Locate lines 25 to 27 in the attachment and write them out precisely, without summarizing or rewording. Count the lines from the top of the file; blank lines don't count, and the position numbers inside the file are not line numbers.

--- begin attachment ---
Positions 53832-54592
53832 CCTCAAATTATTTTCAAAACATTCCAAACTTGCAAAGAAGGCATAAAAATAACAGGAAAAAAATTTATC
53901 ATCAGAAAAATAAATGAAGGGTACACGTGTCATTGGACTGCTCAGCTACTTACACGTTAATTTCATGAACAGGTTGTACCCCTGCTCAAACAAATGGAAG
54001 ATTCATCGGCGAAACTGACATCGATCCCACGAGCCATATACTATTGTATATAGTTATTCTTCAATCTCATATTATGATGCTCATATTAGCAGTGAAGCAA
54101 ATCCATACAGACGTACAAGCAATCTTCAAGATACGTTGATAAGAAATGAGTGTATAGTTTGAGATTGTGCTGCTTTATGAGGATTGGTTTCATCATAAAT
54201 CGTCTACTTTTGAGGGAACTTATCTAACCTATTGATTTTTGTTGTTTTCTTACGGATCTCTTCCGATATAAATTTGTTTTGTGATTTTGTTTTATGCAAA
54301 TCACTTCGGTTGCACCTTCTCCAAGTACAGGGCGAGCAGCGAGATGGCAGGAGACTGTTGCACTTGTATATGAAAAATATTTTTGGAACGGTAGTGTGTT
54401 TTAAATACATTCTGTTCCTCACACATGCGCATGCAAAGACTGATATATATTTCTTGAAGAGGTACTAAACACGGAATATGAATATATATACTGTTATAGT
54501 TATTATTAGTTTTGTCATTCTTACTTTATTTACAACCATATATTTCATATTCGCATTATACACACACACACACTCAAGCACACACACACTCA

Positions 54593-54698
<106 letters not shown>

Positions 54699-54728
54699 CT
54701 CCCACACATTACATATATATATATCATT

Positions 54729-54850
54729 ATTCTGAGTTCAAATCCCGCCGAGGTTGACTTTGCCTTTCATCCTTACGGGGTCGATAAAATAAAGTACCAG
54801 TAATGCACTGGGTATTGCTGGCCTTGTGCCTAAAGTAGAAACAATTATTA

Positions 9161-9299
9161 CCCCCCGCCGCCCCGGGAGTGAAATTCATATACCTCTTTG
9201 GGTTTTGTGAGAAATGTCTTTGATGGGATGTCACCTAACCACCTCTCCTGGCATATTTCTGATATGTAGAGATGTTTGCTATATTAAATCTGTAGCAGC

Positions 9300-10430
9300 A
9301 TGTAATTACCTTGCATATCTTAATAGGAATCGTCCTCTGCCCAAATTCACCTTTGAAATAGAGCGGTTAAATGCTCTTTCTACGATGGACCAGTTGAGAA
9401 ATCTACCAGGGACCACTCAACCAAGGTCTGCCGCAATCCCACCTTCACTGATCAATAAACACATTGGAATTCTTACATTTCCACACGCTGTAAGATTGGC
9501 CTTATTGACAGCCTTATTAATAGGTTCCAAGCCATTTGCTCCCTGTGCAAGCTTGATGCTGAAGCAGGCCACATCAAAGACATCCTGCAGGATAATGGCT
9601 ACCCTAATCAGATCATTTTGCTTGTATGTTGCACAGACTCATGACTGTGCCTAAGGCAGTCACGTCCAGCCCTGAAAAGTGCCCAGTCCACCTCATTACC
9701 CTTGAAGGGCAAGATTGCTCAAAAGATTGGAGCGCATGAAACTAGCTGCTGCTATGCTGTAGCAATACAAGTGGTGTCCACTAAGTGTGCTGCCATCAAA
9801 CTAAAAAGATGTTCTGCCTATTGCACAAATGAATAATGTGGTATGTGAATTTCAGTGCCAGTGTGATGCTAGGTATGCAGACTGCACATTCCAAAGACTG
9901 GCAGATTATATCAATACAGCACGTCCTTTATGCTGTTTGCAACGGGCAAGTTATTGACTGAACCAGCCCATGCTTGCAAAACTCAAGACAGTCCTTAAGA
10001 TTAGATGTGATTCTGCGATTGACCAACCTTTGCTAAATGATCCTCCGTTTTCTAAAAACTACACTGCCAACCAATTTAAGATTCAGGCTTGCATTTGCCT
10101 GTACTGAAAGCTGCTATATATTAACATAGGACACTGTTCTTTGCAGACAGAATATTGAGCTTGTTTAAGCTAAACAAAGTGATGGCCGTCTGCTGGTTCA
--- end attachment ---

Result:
9501 CTTATTGACAGCCTTATTAATAGGTTCCAAGCCATTTGCTCCCTGTGCAAGCTTGATGCTGAAGCAGGCCACATCAAAGACATCCTGCAGGATAATGGCT
9601 ACCCTAATCAGATCATTTTGCTTGTATGTTGCACAGACTCATGACTGTGCCTAAGGCAGTCACGTCCAGCCCTGAAAAGTGCCCAGTCCACCTCATTACC
9701 CTTGAAGGGCAAGATTGCTCAAAAGATTGGAGCGCATGAAACTAGCTGCTGCTATGCTGTAGCAATACAAGTGGTGTCCACTAAGTGTGCTGCCATCAAA